The following are realistic expectations of the benefits of wearing a hearing aid:

Time and Energy

It takes a lot of time and energy to have a hearing aid that is comfortable and that works well. Expect several visits to the audiologist when acquiring a new hearing aid. A remake of the hearing aid is not an uncommon occurrence. The aid must fit comfortably without feedback (squealing) to be considered a “good fit”. Initially, visits to the audiologist are required to “fine tune” the hearing aid to maximize hearing benefit and to make the aid sound more comfortable (loudness, reduce background noise, sound more “natural”, etc.).

It also takes time to adjust to wearing your new aid. The brain needs to get accustomed to hearing again and to learn to block out background noise. The more you wear the aid, the more accustomed you will get to wearing it. Begin by wearing your hearing aid in situations that are relatively quiet. Listen to sounds around you such as your clock ticking or birds outside your window. These are sounds that every hearing person hears everyday. Once you know what the sound is, then it won’t be foreign to you when you hear it again. Eventually, you will be able to ignore most of the annoying sounds.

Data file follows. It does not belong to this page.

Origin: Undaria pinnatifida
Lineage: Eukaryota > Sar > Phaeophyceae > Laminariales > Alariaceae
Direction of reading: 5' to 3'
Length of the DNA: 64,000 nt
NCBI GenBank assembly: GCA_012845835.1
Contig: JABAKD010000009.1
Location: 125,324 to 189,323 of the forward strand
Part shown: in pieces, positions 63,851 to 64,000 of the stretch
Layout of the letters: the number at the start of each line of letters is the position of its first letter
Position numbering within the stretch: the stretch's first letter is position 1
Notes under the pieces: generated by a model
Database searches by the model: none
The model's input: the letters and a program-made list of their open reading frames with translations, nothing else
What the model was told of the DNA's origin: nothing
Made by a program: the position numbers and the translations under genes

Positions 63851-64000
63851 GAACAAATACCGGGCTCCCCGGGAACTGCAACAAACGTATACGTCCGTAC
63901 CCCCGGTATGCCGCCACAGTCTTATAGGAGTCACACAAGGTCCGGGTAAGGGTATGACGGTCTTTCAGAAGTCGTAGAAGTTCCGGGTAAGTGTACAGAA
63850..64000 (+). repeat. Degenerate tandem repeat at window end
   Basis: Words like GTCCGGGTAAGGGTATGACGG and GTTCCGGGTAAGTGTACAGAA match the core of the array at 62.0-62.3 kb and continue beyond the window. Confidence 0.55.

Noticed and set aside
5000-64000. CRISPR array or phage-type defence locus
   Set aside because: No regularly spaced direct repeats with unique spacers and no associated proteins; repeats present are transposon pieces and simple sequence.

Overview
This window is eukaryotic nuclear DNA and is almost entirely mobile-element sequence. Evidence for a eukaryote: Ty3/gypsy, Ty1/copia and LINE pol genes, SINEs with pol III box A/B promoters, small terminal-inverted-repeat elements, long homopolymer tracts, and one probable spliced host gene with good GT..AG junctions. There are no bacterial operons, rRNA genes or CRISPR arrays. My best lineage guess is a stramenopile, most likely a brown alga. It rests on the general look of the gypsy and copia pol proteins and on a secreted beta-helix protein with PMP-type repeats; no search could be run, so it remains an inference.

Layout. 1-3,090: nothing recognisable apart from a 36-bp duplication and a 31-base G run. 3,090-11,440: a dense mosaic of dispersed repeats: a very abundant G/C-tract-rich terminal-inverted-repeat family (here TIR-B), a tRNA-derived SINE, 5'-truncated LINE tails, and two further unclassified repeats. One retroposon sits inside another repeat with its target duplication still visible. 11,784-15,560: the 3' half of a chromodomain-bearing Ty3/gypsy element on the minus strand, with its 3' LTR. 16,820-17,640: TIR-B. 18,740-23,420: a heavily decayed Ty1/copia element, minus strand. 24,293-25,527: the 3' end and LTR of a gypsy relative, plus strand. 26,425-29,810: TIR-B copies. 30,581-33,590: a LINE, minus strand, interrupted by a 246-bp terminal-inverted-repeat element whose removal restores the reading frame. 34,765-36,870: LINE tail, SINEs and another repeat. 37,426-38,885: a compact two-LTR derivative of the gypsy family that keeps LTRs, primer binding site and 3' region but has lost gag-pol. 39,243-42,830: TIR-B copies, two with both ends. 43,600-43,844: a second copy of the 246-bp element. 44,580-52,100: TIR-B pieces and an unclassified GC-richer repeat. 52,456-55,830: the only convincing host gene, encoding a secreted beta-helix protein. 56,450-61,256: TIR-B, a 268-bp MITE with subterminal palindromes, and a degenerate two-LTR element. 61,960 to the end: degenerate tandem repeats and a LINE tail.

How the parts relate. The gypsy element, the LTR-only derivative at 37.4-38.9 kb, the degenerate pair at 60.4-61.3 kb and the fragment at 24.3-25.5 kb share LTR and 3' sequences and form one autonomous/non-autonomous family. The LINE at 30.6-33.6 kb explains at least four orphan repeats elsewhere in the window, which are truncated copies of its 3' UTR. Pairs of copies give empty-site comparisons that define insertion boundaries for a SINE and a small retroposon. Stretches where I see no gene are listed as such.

The Occlusion Effect or Voice in a Barrel

When initially wearing a hearing aid you may feel like your ears are plugged, or as if you have a cold, and your own voice sounds like you are talking into a barrel. Some adjustments can be made to the hearing aid acoustically and physically to reduce this annoying feeling. Most people get use to the occlusion effect over time and it is not bothersome.

Auditory Fatigue

Initially when wearing a hearing aid, tiredness, headaches, and crankiness may prevail as the day progresses. This is known as “auditory fatigue” and is simply the auditory system being over-stimulated by amplified sound. As you get use to wearing a hearing aid, auditory fatigue will diminish.